I was still having to get there by pure pantsing, because I left my line-for-scene outline a couple chapters ago in pursuit of The Better Idea.

But today I found myself staring at a wall where I realized I’d just caused the utter obliteration of the ending I thought I was going to write.

Brain was muttering…

“Right… That thing you blew up yesterday was supposed to be the heart of your conflict for another five books after this five, and now… BLAMMO? You sure you want to save what you did yesterday? You can go back. Back is SAFE. Back in KNOWN. Back is the PLAN… and you liked the PLAN when you wrote it.”

Gut held firm. Gut said, “Don’t be a chicken. You knew yesterday’s stuff was cool when you wrote it, and now you want to wuss out and go with what’s safe? C’mon! Grow a pair!” 

Small side note here while I point out that my gut is kind of a jerk sometimes… but it’s almost always right about the fiction, so I have learned to look past the taunting to the meat of the argument.

Which is that what I got yesterday was really cool. Gut is absolutely right about that.

It isn’t what I planned, but it’s better than what I’d planned. It isn’t Safe. But Safe in fiction, the Known in fiction, the Expected in fiction… are always okay.

They are NEVER fucking amazing.

And today I had to look at the loss of some words to return to the Safe Known. Or to keep moving forward in pursuit of the hope of bringing home something fucking amazing…

With the acknowledged very real possibility that I will fall on my face, absolutely wreck this story, and then have a gruelling, long slog through it when I go back through to do the One-Pass Five Book Revision <shudder> that waits for me at the end of this process. Where I will end up turning it into the book I’d planned to write.

I’m choosing to chase the chance to make this fucking amazing.

This may be a serious tactical error on my part, and if you find me in here next month muttering, “Yep… should have got back to the outline…”

Then…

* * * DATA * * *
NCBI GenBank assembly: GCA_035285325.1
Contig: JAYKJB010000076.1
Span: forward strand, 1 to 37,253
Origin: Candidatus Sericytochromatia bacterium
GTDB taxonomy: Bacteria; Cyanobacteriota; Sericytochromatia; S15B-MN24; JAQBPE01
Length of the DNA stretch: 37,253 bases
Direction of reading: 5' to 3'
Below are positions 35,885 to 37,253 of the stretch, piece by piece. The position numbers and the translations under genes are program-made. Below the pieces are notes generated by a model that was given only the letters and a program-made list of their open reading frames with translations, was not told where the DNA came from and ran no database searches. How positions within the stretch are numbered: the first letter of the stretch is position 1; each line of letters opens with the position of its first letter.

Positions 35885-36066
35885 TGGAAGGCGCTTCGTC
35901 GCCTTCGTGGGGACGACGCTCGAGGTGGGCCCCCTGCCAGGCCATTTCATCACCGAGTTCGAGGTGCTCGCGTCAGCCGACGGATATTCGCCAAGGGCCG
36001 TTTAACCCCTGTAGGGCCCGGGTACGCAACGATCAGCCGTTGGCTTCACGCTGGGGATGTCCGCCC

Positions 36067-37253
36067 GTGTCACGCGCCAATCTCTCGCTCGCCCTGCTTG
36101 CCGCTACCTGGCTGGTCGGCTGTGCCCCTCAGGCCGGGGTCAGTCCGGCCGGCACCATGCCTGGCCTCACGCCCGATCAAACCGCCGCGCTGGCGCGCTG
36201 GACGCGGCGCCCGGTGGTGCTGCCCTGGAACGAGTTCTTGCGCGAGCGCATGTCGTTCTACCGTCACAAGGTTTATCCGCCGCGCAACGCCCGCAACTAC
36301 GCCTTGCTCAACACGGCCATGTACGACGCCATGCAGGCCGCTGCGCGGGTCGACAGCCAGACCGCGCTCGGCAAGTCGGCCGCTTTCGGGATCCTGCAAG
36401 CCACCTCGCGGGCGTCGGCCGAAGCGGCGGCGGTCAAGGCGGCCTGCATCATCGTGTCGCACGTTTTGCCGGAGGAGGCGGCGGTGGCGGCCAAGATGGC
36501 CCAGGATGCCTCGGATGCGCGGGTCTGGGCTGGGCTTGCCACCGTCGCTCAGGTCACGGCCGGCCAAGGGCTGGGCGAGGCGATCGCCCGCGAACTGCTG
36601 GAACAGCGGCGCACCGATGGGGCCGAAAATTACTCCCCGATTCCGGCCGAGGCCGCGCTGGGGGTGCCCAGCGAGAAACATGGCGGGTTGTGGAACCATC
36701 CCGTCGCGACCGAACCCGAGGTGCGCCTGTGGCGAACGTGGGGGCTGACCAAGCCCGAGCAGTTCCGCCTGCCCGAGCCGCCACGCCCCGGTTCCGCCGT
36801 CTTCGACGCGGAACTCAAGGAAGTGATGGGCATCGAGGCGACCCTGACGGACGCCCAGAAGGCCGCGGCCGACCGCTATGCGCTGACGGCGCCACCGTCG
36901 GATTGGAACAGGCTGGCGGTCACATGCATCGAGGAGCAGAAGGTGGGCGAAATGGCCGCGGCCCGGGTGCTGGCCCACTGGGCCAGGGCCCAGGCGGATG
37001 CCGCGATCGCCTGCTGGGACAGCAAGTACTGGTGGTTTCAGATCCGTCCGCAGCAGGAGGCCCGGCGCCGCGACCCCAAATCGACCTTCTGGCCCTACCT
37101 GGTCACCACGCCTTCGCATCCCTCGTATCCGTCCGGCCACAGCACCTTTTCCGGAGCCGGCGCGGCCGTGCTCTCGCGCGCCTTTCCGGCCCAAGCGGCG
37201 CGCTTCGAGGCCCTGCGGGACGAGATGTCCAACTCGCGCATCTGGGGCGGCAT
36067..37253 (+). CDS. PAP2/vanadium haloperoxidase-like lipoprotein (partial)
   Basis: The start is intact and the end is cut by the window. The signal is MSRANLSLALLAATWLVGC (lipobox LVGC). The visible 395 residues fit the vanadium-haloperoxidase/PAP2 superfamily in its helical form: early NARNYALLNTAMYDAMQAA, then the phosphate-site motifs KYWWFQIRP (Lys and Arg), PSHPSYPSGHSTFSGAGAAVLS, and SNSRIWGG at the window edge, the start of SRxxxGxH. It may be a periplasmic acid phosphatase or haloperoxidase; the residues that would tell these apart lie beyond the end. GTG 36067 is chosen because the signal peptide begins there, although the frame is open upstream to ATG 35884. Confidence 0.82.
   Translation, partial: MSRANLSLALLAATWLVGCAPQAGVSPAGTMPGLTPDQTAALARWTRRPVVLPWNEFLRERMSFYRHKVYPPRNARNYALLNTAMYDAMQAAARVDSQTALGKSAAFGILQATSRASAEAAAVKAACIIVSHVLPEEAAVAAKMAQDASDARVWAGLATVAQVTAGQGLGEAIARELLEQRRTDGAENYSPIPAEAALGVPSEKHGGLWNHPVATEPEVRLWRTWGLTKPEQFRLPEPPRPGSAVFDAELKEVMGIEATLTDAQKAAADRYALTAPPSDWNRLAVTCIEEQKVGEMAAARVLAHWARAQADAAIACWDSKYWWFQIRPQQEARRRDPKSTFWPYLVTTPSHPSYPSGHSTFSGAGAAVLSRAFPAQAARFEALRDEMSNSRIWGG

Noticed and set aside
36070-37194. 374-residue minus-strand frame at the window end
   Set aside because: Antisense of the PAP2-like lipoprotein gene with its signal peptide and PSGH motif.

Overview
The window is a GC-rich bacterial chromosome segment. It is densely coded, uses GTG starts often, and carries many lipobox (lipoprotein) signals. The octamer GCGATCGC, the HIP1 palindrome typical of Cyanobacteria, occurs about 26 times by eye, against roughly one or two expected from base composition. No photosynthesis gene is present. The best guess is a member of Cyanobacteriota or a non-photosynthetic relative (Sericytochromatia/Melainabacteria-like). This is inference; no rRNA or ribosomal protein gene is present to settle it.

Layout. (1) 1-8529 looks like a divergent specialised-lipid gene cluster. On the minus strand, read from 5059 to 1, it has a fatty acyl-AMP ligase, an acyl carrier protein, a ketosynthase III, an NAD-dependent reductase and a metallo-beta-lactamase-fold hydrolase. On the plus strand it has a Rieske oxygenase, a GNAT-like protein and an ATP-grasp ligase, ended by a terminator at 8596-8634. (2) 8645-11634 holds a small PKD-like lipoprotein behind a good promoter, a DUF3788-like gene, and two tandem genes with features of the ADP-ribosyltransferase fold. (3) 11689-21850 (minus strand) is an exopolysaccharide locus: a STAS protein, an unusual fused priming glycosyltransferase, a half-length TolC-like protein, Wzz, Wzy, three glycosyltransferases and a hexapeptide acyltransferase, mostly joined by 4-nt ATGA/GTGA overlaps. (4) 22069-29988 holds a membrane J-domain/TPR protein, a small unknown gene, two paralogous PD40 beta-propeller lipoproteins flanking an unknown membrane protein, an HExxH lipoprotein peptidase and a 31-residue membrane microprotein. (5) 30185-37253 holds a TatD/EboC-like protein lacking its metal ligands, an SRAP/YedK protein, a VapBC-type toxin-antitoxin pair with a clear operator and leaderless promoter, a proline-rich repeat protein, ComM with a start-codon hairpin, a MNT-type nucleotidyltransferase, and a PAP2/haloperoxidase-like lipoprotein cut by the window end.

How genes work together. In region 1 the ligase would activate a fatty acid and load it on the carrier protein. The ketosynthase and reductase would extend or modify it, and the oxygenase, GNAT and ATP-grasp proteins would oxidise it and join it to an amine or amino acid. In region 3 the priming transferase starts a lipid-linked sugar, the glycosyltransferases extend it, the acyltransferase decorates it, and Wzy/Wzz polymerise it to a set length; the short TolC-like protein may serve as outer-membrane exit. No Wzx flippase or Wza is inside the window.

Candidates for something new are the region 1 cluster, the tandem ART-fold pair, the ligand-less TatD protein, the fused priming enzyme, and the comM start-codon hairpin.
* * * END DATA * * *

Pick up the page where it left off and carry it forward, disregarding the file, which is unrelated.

You’re invited to say, “Well, I thought you were nuts when you veered away from your plan into fresh new territory.”

Not yet, though. Let’s see where this goes.

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Not bad for a Monday. I mostly like the words I got — and the ones I don’t like can sit there and think about what they’ve done until I come back around for the revision.

877 for the day, 40,225 total for the book, and I did manage to get a piece of one mystery in there, and I left myself in a good spot to pick up tomorrow.

So now… 

Laundry.

And then the other Activities of Daily Living that get us all from today to tomorrow… when I shall write again. 😀

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I’m at the midpoint of Ohio 5, the stakes are high, my MC has just discovered for the first time in the series HOW high… and, to rearrange some Rush lyrics that THEY borrowed, I’ve just discovered, from John Barth’s The Tidewater Tales, 

My characters will pay the price, but they will not count the cost.

I’d love to write further on the book, but today has not been easy, and brought with it both cause for a headache and the headache that followed. 

So I’m going to take my 701 words, and my nearly 40,000 total, and say “good enough.”

And disappear for the weekend, where I will play video games, and read books, and nap on the couch if the mood strikes me.

And Monday I’ll come back, bringing new words to the story.